Akashic Records are said to contain data on everything that has ever happened, is happening, or ever will happen. I had always called that the NSA.
But the Record goes even further that what domestic spies can do. They contain a complete compilation of every emotion, thought, and biological process of every creature at every point in time. If needing to know the third-to-last thing the final dodo ate or how many second cousins the MVP of Super Bowl 800 will have, these Records are for you.
Proponents claim the concept dates to before the advent of time. If appealing to antiquity, might as well go all the way. But a more accurate timescale pegs 19th Century Theosophy as the starting point. This religion/philosophy sought to determine the nature of divinity and the origin and purpose of the universe. It believed hidden ancient knowledge would reveal the way to enlightenment and immortality. The Akashic Records were said to be where this sacred information resided.
Believers say the records were accessed by ancient cultures, though only the cool ones: Babylonians, Druids, Egyptians, Greeks, Mayans, Persians, and Tibetans. Contradicting these claims are a complete lack of reference to the Akashic records in any writings or archeological remains of these peoples.
It would be easy to test someone who claims to be accessing a repository of infinite knowledge. Researchers could isolate the subject, then gather verifiable information that few would know, such as the name of the Belgian foreign minister in 1930. Ask 10 such questions and a perfect score from anyone other than Ken Jennings would be evidence that the record is being accessed.
As it is, however, those claiming to be looking through this cosmic microfilm give contradictory information. Psychics Edgar Cayce, Alice Bailey, Charles Leadbeater, Levi Downing, and Rudolf Steiner all cited this infallible source but gave different conclusions as to what they were seeing. Some of the more distinctive claims were Leadbetter’s insistence that he saw the history of Atlantis and the above-water continents through the 29th Century. And Dowling was given insight into the life of a teenage Jesus, which would make for a great program on Fox.
Those persons are all deceased now and presumably busy dropping by séances and haunted houses. But there are many modern proponents left, including those at the Center for Akashic Studies. Its website tells us, “The Akashic Record is a dimension of consciousness that contains a vibrational record of every soul and its journey. It is completely available everywhere. Individual minds do not need to direct this light. Infinite wisdom of light goes where it is needed and received to fulfill its function.” Cost is $500, which seems rather steep for Records described as easily accessible and ubiquitous.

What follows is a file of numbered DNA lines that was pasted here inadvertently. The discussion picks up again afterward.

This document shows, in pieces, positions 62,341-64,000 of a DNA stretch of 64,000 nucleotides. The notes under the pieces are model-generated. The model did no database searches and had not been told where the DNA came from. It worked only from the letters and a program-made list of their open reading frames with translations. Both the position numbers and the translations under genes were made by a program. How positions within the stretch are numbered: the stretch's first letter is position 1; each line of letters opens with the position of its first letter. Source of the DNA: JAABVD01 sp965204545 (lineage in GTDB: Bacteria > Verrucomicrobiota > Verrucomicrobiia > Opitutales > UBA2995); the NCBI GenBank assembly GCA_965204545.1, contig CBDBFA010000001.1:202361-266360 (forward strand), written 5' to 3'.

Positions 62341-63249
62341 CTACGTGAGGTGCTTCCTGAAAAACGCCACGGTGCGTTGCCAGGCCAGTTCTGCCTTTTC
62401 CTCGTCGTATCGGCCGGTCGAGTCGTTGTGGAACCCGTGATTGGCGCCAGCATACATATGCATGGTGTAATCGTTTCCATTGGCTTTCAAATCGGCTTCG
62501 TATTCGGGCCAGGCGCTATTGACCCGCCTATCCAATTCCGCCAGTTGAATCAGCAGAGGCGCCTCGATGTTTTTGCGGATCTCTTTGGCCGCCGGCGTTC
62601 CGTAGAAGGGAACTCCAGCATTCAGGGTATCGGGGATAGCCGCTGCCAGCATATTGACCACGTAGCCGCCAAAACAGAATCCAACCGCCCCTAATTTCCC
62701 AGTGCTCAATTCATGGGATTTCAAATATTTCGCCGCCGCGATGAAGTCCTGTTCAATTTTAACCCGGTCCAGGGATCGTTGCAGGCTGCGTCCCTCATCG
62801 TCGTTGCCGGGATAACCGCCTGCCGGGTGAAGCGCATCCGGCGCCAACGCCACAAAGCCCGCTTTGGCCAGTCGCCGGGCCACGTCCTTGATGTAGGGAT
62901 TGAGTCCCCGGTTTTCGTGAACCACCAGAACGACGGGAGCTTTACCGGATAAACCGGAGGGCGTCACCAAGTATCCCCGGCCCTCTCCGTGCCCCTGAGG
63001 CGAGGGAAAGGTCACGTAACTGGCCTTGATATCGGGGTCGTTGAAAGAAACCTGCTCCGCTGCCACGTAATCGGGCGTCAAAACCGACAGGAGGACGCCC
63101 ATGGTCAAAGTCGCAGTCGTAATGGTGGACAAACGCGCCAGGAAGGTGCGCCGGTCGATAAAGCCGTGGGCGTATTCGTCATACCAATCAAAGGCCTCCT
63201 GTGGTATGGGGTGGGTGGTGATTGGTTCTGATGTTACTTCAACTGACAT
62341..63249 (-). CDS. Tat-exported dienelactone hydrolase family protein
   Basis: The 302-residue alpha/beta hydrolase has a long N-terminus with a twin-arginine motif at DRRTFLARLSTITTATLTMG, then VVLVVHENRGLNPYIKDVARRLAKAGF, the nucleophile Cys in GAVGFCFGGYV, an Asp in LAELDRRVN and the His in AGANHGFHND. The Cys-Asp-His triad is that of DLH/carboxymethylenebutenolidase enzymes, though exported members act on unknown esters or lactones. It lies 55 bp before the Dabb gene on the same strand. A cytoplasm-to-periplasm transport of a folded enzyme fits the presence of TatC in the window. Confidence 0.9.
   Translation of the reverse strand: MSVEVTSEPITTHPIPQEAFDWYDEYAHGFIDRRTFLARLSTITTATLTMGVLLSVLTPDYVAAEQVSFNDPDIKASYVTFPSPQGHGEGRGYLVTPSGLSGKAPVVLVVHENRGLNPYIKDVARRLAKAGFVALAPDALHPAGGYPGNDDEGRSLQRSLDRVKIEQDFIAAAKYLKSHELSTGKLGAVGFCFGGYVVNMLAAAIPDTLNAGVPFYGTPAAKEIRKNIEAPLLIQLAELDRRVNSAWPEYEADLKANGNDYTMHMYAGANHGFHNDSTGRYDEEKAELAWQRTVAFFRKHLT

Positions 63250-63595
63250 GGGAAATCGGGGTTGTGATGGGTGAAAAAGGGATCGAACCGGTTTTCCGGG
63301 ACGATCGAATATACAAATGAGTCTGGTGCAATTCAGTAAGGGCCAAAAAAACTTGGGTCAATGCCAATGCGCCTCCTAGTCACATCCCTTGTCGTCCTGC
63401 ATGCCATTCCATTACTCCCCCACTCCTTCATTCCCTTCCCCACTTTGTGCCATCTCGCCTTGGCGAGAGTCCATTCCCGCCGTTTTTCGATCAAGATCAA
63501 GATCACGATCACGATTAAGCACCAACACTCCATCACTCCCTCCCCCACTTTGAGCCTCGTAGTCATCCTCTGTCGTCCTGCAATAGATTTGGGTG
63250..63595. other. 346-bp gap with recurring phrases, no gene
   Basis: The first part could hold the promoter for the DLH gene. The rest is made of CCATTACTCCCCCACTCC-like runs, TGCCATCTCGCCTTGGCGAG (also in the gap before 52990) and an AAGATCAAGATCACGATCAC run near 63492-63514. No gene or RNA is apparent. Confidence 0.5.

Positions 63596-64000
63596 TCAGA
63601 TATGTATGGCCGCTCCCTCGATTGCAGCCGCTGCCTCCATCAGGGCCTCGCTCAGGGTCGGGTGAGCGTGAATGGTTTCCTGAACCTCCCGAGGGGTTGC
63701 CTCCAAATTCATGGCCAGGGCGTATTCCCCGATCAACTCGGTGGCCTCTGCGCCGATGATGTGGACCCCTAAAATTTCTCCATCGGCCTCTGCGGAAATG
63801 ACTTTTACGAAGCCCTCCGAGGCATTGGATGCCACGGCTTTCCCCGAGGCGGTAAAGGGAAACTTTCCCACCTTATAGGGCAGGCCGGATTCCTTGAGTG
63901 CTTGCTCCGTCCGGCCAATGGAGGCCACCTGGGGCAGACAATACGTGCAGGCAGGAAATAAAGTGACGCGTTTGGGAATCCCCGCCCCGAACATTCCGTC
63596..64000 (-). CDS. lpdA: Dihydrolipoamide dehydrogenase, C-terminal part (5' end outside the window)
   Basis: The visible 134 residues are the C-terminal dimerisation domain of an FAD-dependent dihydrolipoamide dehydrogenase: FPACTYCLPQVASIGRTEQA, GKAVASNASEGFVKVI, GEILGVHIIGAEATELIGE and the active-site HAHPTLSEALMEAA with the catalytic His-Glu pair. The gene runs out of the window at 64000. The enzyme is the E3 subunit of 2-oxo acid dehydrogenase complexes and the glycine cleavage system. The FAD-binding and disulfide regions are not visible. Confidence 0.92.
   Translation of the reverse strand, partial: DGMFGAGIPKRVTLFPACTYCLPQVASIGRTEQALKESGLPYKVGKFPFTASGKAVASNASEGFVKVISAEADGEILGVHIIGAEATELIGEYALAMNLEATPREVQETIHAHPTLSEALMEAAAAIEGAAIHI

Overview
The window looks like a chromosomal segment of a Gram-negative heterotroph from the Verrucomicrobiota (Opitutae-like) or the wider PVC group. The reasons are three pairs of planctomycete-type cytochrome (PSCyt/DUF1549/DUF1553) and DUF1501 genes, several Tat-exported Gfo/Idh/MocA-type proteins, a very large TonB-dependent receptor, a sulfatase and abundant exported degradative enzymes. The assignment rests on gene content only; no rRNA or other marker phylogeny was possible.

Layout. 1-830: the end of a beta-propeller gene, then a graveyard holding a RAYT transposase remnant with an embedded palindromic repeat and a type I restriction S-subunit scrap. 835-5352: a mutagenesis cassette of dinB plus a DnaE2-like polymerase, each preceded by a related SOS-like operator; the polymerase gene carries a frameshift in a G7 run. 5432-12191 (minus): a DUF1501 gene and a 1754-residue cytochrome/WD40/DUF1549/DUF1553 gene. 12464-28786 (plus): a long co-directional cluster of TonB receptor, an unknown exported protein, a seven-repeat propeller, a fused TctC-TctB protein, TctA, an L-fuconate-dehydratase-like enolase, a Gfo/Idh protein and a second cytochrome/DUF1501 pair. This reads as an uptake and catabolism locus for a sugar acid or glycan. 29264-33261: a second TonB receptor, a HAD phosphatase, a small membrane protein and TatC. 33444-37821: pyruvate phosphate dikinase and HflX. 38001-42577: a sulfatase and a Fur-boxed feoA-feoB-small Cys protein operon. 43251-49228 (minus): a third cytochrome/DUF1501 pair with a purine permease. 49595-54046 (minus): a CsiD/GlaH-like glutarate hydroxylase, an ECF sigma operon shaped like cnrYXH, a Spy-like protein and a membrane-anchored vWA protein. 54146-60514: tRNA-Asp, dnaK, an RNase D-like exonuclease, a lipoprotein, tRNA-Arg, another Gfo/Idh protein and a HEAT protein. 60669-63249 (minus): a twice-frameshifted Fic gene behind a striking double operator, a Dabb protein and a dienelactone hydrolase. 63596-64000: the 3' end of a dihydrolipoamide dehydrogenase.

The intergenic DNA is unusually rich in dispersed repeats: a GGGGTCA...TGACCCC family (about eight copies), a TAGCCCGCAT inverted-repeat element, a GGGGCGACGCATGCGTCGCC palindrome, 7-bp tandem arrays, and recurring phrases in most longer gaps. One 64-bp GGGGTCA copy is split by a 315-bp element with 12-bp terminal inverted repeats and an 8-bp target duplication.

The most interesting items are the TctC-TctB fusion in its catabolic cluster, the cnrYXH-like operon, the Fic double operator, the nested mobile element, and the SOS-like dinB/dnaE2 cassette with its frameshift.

There are different ways of accessing one’s Akashic Record. Depending on the source, the portal may be any one of these: The pineal gland, Osiris, the Orion Nebula, yoga, astral projection, prayer, vibrations, trances, or removing fluoride from your water. The common thread is that the second part of these techniques is paying someone who insists their product is easy for anyone to access. They take credit cards, but ask for the number instead of getting it from the Akashic Record.
Someone calling herself Akemi G wrote, “Accessing Akashic Records is not difficult. It is not a privilege allowed only to a handful of people. And there are many ways to access.” But the best, Akemi assures us, is through her book. As I’m behind on my reading and not yet halfway through Anna Karenina, I pursued another option.
So I moved onto akashictransformations.net. Here I learned, “Everyone can access information from the Akashic Records at any time, and indeed we do! The flashes of intuition and knowing hunches that occur every day are glimpses into the divine wisdom contained in the Akashic Records.”
So we access them inadvertently. But let’s say one is hoping to do it advertently. There’s a word you don’t see it its positive form very often. I suppose it was evitable that I would do that. At any rate, let’s see if I can delve into the Records and have it reveal that Belgian foreign minister’s name. The options for opening the Records to my consciousness include yoga, prayer, and meditation.
The first choice is out. I was never terribly limber, and my aging body would have trouble assuming any yogic position, and almost certainly would be unable of getting out of it.
For prayer, I tried some homages to Thor. But all I could envision was thunder, hammers, and the Chris Hemsworth movie that’s been in my DVR for 10 weeks because I can never wrestle the TV from my kids long enough to watch it. Thinking about that got me all riled, which was surely being noted in my Record, but was getting me no closer to finding that name.
Next up was meditation. This is probably the last technique I would have tried because I like my water fluoridated. After omming and humming for a while, the name Terrance Schmidt came to me.
That was a whiff. Turned out it was Emile Vandervelde, which I learned from a Google search. Think I’ll stick with that source. It’s quicker than the Akashic record, more accurate, and isn’t $500 per session.